I have 5 children 4 boys 12,11,6, 4, and a girl 8,. Since 2007 I tried to get to see my children, when my ex left in dec 2006 i never saw them for six months, until i took it to court. Its was a nightmare. I only got them to see my children for 2 hours ever two weeks, and then it was a contact centre. My lilttle girl asked me what happened to me. I could not tell her. How do tell i four years old that your mother wourld not let me her. I never saw the 4 years old for two and half years, due to me not knowing if he was mine. I aske to see him but the family courts and ex refused to let me, and it took the family courts for another 3 years to give me a dna test, well after my ex refuse to state in court he was mine. .Any way I am going off track, but i onlyl manage to see my kids for six months and could only briing up the chidlren from wolverhampton to manchester for 24 hours, this meant picking them up and taking them back, then in december 2007 the csa took all my wages off me with out warning I love 100 pounds from a 225 take home pay. I went into melt down, had a breakdown,. After all the hard court battles the csa and the family courts,/cafffcass with their spinless reports had achieved their aim which was to remove me from the chilren’s lives. So for 3 months i could not do nothing. then in march 2008 I started to write to my children every week, sending them money etc. I had no job, lost it, could not work, etc. I had all the letters returned. which caffcass stated in a report later on that the letters were sent back unmeliciously. by the mother. It was a nightmare i never say myl kids for over 16months after this my ex refused to let me see them, or communicated with them, the lawyers refused to move till they got legal aid and then, they said we have to give my ex more time tor respond. But all she did was make a excusees not to let me see the kids..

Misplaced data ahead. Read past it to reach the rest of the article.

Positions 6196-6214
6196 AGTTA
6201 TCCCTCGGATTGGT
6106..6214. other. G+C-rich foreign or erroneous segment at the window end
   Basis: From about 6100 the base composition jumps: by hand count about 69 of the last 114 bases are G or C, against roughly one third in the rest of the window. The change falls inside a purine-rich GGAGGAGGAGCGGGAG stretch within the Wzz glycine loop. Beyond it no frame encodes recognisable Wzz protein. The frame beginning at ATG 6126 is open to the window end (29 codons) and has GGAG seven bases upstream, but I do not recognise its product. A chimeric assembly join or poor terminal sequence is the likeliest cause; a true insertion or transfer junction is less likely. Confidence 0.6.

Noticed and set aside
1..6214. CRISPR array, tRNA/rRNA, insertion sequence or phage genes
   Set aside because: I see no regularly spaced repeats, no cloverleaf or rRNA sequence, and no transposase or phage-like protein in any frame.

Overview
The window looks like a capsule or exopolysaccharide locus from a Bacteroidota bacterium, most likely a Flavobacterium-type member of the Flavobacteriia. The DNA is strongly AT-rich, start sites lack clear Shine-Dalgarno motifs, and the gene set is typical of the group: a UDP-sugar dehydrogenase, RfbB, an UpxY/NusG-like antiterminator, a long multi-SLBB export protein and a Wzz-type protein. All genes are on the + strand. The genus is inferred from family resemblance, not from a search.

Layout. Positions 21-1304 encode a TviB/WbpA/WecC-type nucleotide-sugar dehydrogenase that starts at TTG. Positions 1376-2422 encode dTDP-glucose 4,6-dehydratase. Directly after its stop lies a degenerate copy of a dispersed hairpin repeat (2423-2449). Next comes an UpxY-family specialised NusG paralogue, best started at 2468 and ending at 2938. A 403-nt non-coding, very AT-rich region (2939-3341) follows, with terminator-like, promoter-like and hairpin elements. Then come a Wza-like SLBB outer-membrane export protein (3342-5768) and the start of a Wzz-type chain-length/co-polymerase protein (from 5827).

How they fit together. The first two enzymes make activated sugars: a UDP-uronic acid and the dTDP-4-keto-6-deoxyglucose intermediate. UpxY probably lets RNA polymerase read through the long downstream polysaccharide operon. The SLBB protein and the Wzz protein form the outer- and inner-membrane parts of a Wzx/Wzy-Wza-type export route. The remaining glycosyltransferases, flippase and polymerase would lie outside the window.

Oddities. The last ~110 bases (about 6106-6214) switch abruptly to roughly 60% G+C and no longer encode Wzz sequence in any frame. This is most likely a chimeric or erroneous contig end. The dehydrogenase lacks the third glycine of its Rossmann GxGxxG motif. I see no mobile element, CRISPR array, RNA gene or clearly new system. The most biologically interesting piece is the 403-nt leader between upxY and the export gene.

When i did not managed to see them, I had to start again in the contact centres, and to be humiliitated and watched by people who are not qualified to observer children, yep you got it, contact centre people are not qualified. I have proof of this state in a contact centre report whiich states., Caffacsss by association and the contact centre on south gate in wolverhampton are not qulalified observe chidlren. I was shocked because caffcass endorse the report, and the courts take it as qualified a opnion. I has the caffcass officer what qualifications she had in child obervation, she said only what is in social work qualifications, . I was shocked, the court are taking unqualifed opinion and using this as a basis to controll my mine and my children lives. I ask my lawyer what about this and he stated me ” do no go there”. Its massively corrupt., the lawyers, judges, , contact center and caffcass colude to remover the children from the father’s life.. It turned out the youngest chilld was mine, and i took full reponsibility for him but i could have him at my house in manchester for another year, becausae the courts thought it wa harm him more.